Green-and-Rufous Kingfisher Chloroceryle inda uncommon
American Pygmy Kingfisher Chloroceryle aenea one seen by Brad; we heard it – at CJL

Blue-crowned Motmot Momotus momota one seen at CDG; heard at CJL
Brown Jacamar Brachygalba lugubris one at CDG
Blue-cheeked Jacamar Galbula cyanicollis a pair at PRA
Rufous-tailed Jacamar Galbula ruficauda seen at CDG, PRA, and CJL
Bronzy Jacamar Galbula leucogastra one at CJL
Paradise Jacamar Galbula dea uncommon at PRA and CJL
Great Jacamar Jacamerops aureus heard at CJL
White-necked Puffbird Notharchus hyperrhynchus two seen from tower at CJL
Brown-banded Puffbird Notharchus ordii one seen at PRA; heard at CJL
Pied Puffbird Notharchus tectus one seen at PRA; heard at CJL
Spotted Puffbird Bucco tamatia one seen very well at PRA
Collared Puffbird Bucco capensis one seen very well at PRA
White-eared Puffbird Nystalus chacuru fairly common in Cerrado at CDG
Striolated Puffbird Nystalus striolatus a pair at close range from the tower at CJL
Rufous-necked Puffbird Malacoptila rufa one seen at FAH
Black-fronted Nunbird Monasa nigrifrons common
White-fronted Nunbird Monasa morphoeus uncommon at PRA and CJL
Swallow-wing Chelidoptera tenebrosa common

Black-girdled Barbet Capito dayi seen daily at PRA; three seen from tower at CJL
Gould’s Toucanet Selenidera gouldii one seen at PRA
Lettered Aracari Pteroglossus inscriptus one at CDG; one at PRA
Red-necked Aracari Pteroglossus bitorquatus two at RPA; seven at CJL
Chestnut-eared Aracari Pteroglossus castanotis two or three at CDG, PRA, and CJL
Curl-crested Aracari Pteroglossus beauharnaesii two from the tower at CJL
Channel-billed Toucan Ramphastos vitellinus fairly common in all forested areas
Toco Toucan Ramphastos toco one in Cerrado at CDG
White-throated Toucan Ramphastos tucanus common in all forested areas

Bar-breasted Piculet Picumnus aurifrons one seen, other heard at PRA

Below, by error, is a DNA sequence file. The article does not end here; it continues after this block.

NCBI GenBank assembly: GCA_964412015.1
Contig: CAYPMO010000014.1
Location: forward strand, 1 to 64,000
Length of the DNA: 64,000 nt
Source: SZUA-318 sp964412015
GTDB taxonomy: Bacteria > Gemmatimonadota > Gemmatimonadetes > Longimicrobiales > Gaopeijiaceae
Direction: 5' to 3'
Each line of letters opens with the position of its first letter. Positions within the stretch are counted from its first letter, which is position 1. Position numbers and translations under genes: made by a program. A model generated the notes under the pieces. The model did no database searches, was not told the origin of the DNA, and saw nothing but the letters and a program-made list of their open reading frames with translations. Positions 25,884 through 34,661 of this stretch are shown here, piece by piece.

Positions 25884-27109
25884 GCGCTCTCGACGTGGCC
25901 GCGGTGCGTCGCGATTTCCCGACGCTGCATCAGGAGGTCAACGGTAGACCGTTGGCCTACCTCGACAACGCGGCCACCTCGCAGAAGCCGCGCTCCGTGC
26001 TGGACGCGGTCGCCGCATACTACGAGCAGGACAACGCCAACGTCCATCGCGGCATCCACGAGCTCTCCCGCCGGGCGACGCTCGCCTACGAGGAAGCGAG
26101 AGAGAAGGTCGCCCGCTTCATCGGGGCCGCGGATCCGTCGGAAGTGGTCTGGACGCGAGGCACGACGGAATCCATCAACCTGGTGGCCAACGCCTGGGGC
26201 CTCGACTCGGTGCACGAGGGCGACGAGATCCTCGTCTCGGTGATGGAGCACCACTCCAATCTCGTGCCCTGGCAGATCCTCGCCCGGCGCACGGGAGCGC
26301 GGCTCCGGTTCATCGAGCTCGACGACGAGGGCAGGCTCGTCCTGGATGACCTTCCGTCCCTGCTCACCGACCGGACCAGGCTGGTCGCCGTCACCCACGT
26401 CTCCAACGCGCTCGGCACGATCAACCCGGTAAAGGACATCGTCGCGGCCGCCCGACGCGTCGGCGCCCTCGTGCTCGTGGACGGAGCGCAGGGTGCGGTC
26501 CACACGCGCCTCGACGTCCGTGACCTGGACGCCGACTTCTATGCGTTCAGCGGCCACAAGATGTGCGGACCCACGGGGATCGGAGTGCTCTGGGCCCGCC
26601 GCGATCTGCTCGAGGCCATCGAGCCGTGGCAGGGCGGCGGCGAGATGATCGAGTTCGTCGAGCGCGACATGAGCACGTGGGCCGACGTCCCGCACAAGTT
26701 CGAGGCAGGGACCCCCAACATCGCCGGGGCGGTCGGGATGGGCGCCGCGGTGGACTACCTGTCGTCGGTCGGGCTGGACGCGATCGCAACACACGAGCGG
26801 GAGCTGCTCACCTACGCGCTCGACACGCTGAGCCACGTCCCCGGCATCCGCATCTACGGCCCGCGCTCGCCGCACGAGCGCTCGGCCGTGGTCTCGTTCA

White-wedged Piculet Picumnus albosquamatus one seen in Cerrado at CDG
Yellow-tufted Woodlecker Melanerpes cruentatus fairly common
Checkered Woodpecker Veniliornis mixtus one seen poorly in Cerrado at CDG
Red-stained Woodpecker Veniliornis affinis fairly common at CJL
Yellow-throated Woodpecker Piculus flavigula one from tower at CJL
Golden-green Woodpecker Piculus chrysochloros one at PRA
Campo Flicker Colaptes campestris a few near Cuiaba
Scale-breasted Woodpecker Celeus grammicus heard at PRA and CJL
Chestnut Woodpecker Celeus elegans two at PRA; one at CJL
Ringed Woodpecker Celeus torquatus one from tower at CJL
Lineated Woodpecker Dryocopus lineatus one or two at all forested locations
Red-necked Woodpecker Campephilus rubricollis heard at CJL

Rufous Hornero Furnarius rufus common at CDG
Pale-breasted Spinetail Synallaxis albescens one in Cerrado at CDG
Chestnut-throated Spinetail Synallaxis cherriei one at CJL
Plain-crowned Spinetail Synallaxis gujanensis two at CJL
Speckled Spinetail Cranioleuca gutturata heard at CJL
Striped Woodhaunter Hyloctistes subulatus one at CJL
Rufous-tailed Foliage-Gleaner Philydor ruficaudatum one at PRA; one at CJL
Rufous-rumped Foliage-Gleaner Philydor erythrocercum one at CJL
Chestnut-winged Foliage-Gleaner Philydor erythropterum seen by Brad at PRA and CJL
Cinnamon-rumped Foliage-Gleaner Philydor pyrrhodes one at CJL
Buff-throated Foliage-gleaner Automolus ochrolaemus one at CJL
Para Foliage-Gleaner Automolus paraensis one at PRA
Chestnut-crowned Foliage-Gleaner Automolus rufipileatus one at CJL
Short-billed Leaftosser Sclerurus rufigularis seen three times at CJL
Black-tailed Leaftosser Sclerurus caudacutus one seen at CJL
Slender-billed Xenops Xenops tenuirostris two in mixed flock at CJL